The N.C. Department of Transportation will be reducing the speed limit on Catfish Lake Road, the scene of several fatal wrecks in recent years.
According to the NCDOT, the road will have a speed limit of 35 mph, down from 55 mph. Crews will be putting up the new speed limit signs along about 15 miles of the roadway on Tuesday, March 18.
Catfish Lake Road, located in the Croatan National Forest in Craven and Jones Counties, is often used as a shortcut between Havelock and Maysville. It connects U.S. 70 and U.S. 58.
But since the fall of 2009, there have been 10 wreck-related fatalities on that road. Killed were five Marines and a family of five, including three children.
Most recently on Jan. 7, two 19-year-old Camp Lejeune Marines were killed after their car overturned into a canal off Catfish Lake Road. Both died from drowning, according to base officials.
In addition, there have been 48 wreck-related injuries on that road between 2009 and 2013, according to the NCDOT.
"Safety is our top priority at NCDOT," said John Rouse,N.C. Department of Transportation Division 2 engineer. "Reducing the speed limit along this road will help protect motorists."
Law enforcement officers will be patrolling the area.
The Marine Corps banned Marines from driving on Catfish Lake Road in 2010; the only exception is if the road is used for recreational purposes.
In 2011, a family of five died after getting into a crash while driving on Catfish Lake Road. Inside that car were parents Maria Gonzalez, 24 years old; and Abdiel Salis, 24 years old. Also inside were three children: 6-year-old Alexander Gomez, 2-year old Adyelis Sal Gonzales, and 4-month-old baby Abdiel Salis Jr.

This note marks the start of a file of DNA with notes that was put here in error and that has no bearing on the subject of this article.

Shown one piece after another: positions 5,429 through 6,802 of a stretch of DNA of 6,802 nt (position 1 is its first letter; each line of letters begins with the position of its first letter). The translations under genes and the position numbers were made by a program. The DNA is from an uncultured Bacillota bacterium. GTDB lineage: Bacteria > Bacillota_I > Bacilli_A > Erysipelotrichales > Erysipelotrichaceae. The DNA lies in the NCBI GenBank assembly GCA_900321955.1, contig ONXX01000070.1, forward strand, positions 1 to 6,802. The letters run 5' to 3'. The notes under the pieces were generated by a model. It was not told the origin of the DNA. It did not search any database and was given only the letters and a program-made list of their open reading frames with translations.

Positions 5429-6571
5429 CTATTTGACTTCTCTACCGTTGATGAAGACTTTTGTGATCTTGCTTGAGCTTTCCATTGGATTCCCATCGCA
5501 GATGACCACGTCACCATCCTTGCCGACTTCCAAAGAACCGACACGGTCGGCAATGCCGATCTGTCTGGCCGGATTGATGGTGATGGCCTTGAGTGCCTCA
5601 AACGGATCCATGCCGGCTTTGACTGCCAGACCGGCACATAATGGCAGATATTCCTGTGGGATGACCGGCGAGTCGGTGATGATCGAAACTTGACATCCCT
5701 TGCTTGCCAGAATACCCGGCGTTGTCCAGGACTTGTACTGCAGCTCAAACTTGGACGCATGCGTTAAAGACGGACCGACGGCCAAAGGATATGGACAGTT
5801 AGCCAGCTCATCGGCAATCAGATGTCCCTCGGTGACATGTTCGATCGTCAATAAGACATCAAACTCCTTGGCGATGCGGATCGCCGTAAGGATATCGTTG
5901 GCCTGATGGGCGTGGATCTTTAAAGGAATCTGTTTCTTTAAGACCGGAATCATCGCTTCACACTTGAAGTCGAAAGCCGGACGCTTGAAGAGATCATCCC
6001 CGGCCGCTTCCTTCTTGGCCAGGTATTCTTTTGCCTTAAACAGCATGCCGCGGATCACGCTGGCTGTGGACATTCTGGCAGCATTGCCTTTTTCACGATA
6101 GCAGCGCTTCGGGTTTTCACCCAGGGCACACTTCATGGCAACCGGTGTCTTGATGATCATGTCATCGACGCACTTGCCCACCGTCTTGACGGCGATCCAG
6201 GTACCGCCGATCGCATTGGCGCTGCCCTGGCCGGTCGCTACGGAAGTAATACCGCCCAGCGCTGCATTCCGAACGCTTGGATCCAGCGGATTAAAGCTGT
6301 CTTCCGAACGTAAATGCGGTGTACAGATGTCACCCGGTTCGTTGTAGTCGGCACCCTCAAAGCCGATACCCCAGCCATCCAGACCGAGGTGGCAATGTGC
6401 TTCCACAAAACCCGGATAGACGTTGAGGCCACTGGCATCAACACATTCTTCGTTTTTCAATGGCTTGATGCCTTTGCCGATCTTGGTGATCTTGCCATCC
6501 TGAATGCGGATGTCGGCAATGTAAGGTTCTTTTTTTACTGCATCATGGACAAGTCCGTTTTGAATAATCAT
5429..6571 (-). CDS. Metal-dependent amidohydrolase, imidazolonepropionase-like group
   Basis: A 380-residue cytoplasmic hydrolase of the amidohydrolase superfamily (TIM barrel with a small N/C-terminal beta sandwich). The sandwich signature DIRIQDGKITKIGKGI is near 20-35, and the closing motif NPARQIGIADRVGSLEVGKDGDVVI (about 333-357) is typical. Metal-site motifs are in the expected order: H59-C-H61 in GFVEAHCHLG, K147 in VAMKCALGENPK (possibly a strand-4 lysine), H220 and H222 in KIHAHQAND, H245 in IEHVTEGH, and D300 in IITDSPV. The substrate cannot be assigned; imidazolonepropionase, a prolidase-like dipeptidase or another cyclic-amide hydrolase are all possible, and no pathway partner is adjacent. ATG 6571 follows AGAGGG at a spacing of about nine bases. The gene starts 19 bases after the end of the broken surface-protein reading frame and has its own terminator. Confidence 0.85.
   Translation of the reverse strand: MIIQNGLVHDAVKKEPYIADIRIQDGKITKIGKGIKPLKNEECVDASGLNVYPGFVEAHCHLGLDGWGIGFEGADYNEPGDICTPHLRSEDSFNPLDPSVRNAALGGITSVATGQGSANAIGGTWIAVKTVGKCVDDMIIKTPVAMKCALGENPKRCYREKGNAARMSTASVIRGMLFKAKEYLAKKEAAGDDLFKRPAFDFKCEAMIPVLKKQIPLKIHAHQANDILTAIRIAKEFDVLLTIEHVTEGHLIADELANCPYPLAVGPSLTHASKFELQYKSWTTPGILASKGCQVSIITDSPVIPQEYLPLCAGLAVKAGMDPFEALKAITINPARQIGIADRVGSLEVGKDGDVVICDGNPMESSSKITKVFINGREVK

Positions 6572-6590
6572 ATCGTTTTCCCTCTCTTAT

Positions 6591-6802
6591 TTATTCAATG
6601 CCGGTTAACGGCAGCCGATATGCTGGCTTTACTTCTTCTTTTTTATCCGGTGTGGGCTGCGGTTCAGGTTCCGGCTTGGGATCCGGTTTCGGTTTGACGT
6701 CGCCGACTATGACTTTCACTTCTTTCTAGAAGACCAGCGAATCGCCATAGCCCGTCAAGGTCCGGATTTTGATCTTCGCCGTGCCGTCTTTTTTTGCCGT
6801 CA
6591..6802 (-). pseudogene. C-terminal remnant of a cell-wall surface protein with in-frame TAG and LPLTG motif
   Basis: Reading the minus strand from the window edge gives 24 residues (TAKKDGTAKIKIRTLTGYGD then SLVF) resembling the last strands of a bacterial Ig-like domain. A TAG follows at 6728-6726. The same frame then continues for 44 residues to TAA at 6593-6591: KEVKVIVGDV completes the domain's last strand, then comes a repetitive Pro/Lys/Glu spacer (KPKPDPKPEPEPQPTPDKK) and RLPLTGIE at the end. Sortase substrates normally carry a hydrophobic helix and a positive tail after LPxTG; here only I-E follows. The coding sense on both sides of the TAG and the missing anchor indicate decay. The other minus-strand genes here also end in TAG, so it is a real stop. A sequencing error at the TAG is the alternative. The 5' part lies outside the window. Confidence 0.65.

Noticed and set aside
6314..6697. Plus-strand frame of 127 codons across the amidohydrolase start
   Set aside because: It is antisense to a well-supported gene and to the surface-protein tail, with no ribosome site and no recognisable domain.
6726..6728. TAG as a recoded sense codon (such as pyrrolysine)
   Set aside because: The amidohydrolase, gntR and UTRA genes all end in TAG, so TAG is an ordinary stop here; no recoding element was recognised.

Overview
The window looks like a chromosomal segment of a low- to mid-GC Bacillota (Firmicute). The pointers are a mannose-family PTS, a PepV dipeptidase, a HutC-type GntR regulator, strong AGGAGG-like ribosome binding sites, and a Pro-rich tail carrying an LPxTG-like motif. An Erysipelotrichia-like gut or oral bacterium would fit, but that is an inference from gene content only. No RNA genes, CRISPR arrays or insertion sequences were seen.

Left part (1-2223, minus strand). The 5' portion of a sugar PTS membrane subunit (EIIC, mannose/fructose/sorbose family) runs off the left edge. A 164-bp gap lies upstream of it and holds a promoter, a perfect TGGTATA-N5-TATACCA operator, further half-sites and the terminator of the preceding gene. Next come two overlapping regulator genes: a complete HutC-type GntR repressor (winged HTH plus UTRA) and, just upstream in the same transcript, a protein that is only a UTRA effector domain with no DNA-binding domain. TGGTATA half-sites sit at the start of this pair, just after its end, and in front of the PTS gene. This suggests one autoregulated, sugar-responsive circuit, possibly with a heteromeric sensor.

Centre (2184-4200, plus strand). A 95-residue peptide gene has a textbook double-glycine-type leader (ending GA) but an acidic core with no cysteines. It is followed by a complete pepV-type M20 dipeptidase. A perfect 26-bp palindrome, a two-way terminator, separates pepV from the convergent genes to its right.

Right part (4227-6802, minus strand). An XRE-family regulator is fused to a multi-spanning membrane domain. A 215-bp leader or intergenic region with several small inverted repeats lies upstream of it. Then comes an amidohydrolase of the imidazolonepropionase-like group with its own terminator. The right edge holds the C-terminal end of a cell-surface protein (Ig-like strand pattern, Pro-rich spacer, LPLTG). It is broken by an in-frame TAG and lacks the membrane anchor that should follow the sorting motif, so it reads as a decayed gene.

Troopers say Maria Gonzalez was behind the wheel when she lost control and ran off the road into the neighboring canal.
Her mother, Joanne Hernandez Argueta, says she still mourns the lost of her family members. The news of the speed limit reduction brought her little closure.
"It's just, everybody says it gets easier, but it doesn't, it's just like it happened yesterday to me," Argueta said. "I'm just glad they are finally lowering the speed limit because 55 miles per hour on that road is almost impossible. It makes me feel good that they are finally doing something, but if I can be honest, it's not enough."
Argueta believes if the road remains open that guard rails should be built to protect people from going into the canal, and that the road should be paved.